Yet, just as Jesus’ public ministry was ramping up, John was sitting in prison. This man who spent his time in the wide open spaces of the desert, wearing an outfit of camel hair and a leather belt was confined to the darkness of the dungeon, relying on his disciples to bring him news of the outside world. Things were not lining up like he had planned.

John’s disciples came to Jesus with a message. “John the Baptist sent us to you to ask,” they said. “Are you the one who is to come, or should we expect someone else?” (Luke 7:20) If Jesus was proclaiming liberty to the captives, why had his biggest cheerleader been left to suffer in Herod’s prison for such a long time?

Jesus didn’t give a ‘yes’ or ‘no’ answer. Instead he gave evidence. “The blind see, the lame walk, the lepers are cured, the deaf hear, the dead are raised to life, and the Good News is being preached to the poor.” His words echoed Isaiah, a fulfillment of prophecies John would have recognized and understood. And then he added, “God blesses those who do not turn away because of me.” (Luke 7:22-23, NLT)

I find it so easy to follow Christ when my life follows my plan. I dive into the hard work when there’s clear direction and purpose, especially when it allows my life to stay on its own happy course. But how easy it is to abandon the plan when life takes a turn I wasn’t expecting. When the disappointment comes and I find myself in the bottom of a dark, dank dungeon of questions and disappointment. Are you, like me, ever tempted to echo the words of John the Baptist, “Are you the One who is to come or should we expect someone else?”

There were a lot of things about brokenness I didn’t understand that day I stood in the yard between the two Hanks. My sorrow was fresh and deep. I felt like I was alone, dangling off the ledge of a cliff. I wasn’t entirely sure I was going to survive.

In the moment of my raw soul honesty, I struggled to make peace with God’s answer to the prayer for a lost dog and apparent decision not to answer mine for my daughter. I felt forgotten. I wonder if John the Baptist felt the same way?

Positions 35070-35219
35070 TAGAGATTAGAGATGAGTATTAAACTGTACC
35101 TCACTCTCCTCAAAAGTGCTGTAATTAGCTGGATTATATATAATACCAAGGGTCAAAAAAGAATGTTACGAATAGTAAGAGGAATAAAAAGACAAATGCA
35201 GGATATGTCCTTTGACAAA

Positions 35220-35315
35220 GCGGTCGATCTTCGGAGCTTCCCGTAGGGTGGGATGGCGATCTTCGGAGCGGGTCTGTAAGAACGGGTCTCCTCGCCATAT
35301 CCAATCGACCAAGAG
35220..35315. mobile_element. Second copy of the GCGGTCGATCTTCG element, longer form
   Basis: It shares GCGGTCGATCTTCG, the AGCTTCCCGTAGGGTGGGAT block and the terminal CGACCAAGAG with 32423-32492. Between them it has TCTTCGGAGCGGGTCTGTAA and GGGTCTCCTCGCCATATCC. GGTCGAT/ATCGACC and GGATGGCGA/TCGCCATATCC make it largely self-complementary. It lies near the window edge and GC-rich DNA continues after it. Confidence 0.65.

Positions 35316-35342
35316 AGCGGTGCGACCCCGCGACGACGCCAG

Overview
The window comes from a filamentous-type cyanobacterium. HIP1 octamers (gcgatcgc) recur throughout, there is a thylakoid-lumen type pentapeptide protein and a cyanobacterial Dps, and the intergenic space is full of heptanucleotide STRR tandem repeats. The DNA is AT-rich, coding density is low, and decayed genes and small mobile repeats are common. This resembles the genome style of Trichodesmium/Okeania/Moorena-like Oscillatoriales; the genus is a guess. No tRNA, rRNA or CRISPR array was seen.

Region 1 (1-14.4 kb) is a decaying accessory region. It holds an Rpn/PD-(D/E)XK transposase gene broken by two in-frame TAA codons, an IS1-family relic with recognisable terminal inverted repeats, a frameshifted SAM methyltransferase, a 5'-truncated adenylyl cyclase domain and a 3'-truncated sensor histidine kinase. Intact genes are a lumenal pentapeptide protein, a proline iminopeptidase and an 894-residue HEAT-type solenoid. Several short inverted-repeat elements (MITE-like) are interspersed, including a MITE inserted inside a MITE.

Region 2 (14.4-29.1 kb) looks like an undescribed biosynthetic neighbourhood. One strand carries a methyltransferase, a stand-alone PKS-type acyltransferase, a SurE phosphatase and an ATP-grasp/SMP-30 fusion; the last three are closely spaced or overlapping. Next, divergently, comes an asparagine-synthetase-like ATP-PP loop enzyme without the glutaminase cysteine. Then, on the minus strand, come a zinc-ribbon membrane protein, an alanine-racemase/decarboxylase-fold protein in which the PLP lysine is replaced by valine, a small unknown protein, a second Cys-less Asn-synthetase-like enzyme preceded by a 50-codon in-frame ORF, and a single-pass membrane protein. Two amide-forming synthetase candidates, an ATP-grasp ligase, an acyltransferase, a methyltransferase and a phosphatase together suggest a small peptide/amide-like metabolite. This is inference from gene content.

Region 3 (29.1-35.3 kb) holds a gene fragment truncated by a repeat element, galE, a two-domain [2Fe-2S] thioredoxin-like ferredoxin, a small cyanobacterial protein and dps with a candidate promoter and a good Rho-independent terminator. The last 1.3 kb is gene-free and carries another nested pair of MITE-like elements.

“There are very few places where the soul is truly safe,
where the knowing,
the questions,
the longings of the soul are
welcomed,
received,
and listened to
rather than evaluated,
judged,
or beaten out of us,”
says Ruth Haley Barton.

What do we do with our stack of unanswered questions? Perhaps, like John the Baptist, we bring them to Jesus. We sit and confess our fears to Him, our longing for more, our lack of understanding. And then we wait. We give Him space to move into our lives, and we see that not only is He working in the souls of others around us, He is working within us. He doesn’t scold us, doesn’t reprimand us for our clumsy sorrows. He simply invites us to draw closer. To lean in.

“The blind see, the lame walk, the lepers are cured, the deaf hear, the dead are raised to life, and the Good News is being preached to the poor,” He whispers to us.

The Bible doesn’t record how John received the message. Though his life ended brutally in the dungeon, his voice still calls out to us in our desert. And you and I? Our stories aren’t over. We must cling to hope, even when God seems silent. It is possible, even when you feel disillusioned and alone. You may find it hard to see it clearly, but the truth is, He is always at work. Even when it takes a couple look-alike dogs named Hank.

***

This article originally appeared at SarahDamaska.com.

Sarah Damaska
Sarah lives in the Thumb of Michigan with her husband + 3 kids, stirring the soup, folding the laundry and sitting at the baseball games.  She drinks her coffee with a bit of cream and if you check her bag, you’ll find a book (or three), just in case. She writes on hope & sorrow at sarahdamaska.com .